Archive for '- World War II'
Today’s post comes from Ben Jordi, Public Affairs Specialist in Strategy and Communications, at the National Archives in College Park, MD.
Growing up, Clifton Truman Daniel never talked to his grandfather, Harry S. Truman, about his role in the war or the atomic bombings. “Our family met like any other family: on long weekends and holidays like Christmas and Thanksgiving. And you were always careful about showing an interest in history or Grandpa would be sure to give you a lengthy history lesson,” says Daniel of his grandfather.
The Truman Presidential Library is filled with history lessons. One such lesson revolves around the atomic bombings of the Japanese cities of Hiroshima and Nagasaki. On August 6, 1945, the United States dropped an atomic bomb over the Japanese city of Hiroshima and three days later, on August 9th, another atomic bomb was dropped on the city of Nagasaki. The aftermath of the bombings left nearly a quarter of a million people dead. Survivors of the bombings were called hibakusha; literally translated as “explosion-affected people.”
When Daniel’s son Wesley was 10, his social studies teacher, Rosemary Barilla, did a series of lessons centered on the children’s book Sadako … [ Read all ]
Posted by Hilary on November 23, 2015, under - World War II, News and Events, Unusual documents.
Tags: 9/11 memorial, atomic bombings, Harry S. Truman, hibakusha, Hiroshima, Nagasaki, origami, paper cranes, Sadako and the Thousand Paper Cranes, Sadako Sasaki, Truman Library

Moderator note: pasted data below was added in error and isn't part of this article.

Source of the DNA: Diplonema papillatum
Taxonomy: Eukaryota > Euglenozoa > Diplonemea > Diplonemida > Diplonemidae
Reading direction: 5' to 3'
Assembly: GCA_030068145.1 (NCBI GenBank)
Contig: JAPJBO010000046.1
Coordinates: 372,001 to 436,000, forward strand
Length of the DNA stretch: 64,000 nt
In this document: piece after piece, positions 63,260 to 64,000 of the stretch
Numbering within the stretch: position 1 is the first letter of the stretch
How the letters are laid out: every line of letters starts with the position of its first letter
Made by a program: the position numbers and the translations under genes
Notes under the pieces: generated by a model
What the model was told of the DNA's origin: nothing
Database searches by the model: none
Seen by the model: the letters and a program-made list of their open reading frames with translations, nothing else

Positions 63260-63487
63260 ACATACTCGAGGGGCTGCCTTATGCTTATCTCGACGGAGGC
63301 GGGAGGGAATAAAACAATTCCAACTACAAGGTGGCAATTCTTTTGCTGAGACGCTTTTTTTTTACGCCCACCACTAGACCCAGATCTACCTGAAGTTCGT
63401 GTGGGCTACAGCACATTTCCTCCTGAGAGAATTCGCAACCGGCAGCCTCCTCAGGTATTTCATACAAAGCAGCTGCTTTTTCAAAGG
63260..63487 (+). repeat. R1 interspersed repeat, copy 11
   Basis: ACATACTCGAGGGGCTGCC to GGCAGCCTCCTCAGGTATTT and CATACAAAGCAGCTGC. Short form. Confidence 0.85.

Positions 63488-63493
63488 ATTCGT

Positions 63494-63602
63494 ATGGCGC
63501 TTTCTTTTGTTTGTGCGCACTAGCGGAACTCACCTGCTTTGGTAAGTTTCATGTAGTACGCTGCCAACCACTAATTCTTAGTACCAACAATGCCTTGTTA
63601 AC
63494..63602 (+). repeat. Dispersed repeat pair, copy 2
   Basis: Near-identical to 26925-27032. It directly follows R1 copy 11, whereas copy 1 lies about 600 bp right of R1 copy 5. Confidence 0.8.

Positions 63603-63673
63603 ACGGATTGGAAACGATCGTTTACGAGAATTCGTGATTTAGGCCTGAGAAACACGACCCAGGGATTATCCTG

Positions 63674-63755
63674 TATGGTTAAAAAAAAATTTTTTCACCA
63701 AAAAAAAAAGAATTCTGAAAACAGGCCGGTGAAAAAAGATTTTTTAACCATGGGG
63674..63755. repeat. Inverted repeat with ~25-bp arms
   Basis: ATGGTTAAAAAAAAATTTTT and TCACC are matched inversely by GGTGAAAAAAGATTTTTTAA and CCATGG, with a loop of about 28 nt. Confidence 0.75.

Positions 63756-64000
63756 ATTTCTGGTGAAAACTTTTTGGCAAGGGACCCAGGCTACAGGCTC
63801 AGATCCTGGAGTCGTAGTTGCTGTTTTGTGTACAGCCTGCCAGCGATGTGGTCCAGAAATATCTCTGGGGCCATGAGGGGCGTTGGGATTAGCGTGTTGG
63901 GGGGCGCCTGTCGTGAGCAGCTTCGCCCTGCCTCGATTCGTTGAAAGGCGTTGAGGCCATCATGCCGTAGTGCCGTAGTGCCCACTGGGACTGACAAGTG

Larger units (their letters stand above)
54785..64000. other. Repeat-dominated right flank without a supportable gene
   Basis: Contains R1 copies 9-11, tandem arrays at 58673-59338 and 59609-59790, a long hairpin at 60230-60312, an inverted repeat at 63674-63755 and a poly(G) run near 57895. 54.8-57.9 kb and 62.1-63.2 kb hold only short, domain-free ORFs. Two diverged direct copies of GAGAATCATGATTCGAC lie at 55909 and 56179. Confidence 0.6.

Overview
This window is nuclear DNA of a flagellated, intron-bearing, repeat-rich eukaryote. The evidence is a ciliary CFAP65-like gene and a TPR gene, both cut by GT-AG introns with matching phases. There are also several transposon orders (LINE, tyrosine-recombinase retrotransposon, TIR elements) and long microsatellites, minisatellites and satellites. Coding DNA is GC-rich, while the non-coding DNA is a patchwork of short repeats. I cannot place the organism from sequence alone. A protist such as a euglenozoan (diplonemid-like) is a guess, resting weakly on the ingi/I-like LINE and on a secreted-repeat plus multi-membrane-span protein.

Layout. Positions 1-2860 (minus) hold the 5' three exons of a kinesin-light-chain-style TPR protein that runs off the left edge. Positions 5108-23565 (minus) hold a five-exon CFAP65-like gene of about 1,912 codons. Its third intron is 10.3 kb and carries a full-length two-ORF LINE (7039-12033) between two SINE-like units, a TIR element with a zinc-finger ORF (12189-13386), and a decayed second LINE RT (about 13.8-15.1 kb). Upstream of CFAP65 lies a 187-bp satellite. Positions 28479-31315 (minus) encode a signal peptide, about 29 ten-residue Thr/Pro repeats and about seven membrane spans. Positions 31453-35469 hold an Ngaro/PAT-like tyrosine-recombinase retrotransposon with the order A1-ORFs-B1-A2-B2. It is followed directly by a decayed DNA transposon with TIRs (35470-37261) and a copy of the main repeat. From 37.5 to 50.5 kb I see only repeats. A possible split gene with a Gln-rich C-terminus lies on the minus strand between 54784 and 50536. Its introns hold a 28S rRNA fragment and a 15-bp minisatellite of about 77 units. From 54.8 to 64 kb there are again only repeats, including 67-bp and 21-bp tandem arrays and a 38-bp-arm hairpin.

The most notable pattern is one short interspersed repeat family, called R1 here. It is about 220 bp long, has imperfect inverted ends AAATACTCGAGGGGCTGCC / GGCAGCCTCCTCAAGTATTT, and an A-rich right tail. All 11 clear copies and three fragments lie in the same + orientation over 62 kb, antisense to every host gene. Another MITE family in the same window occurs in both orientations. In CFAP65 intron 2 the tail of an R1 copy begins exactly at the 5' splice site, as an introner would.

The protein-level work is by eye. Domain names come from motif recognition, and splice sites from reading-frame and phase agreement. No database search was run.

(Today’s post is from Jim Worsham, editor of Prologue magazine, the quarterly of the National Archives and Records Administration, and is based on a longer article in the Summer 2015 issue.)
President Harry S. Truman watched the clock closely, wanting to abide by the agreement to make the historic announcement at the same time as our Allies in London and Moscow.
At exactly 7 p.m. Eastern War Time on August 14, 1945, Truman revealed Japan’s response to the Allied demand for unconditional surrender.
The announcement the world was waiting for came just a few days after atomic bombs fell on the Japanese cities of Hiroshima and Nagasaki, the opening shots in the nuclear era.
The emperor of Japan, the statement read, had agreed to unconditional surrender to the Allies. The President then appointed Gen. Douglas MacArthur supreme commander in Japan and the Pacific and who would officially accept Japan’s surrender September 2, 1945.
The euphoria that erupted May 8 when Truman announced the Germans … [ Read all ]
Today’s post comes from Darlene McClurkin, from the National Archives Exhibits staff.
On September 2, 1945, in a formal ceremony aboard the USS Missouri in Tokyo Bay, Japan, representatives of the Japanese government signed this Instrument of Surrender, officially ending World War II.
The terms called for “the unconditional surrender to the Allied Powers of the Japanese Imperial General Headquarters and of all Japanese armed forces and all armed forces under Japanese control wherever situated.” However it also preserved the Japanese Imperial House.
Signing for Japan was Foreign Minister Mamoru Shigemitsu and General Yoshijiro Umezu, Chief of the Army General Staff.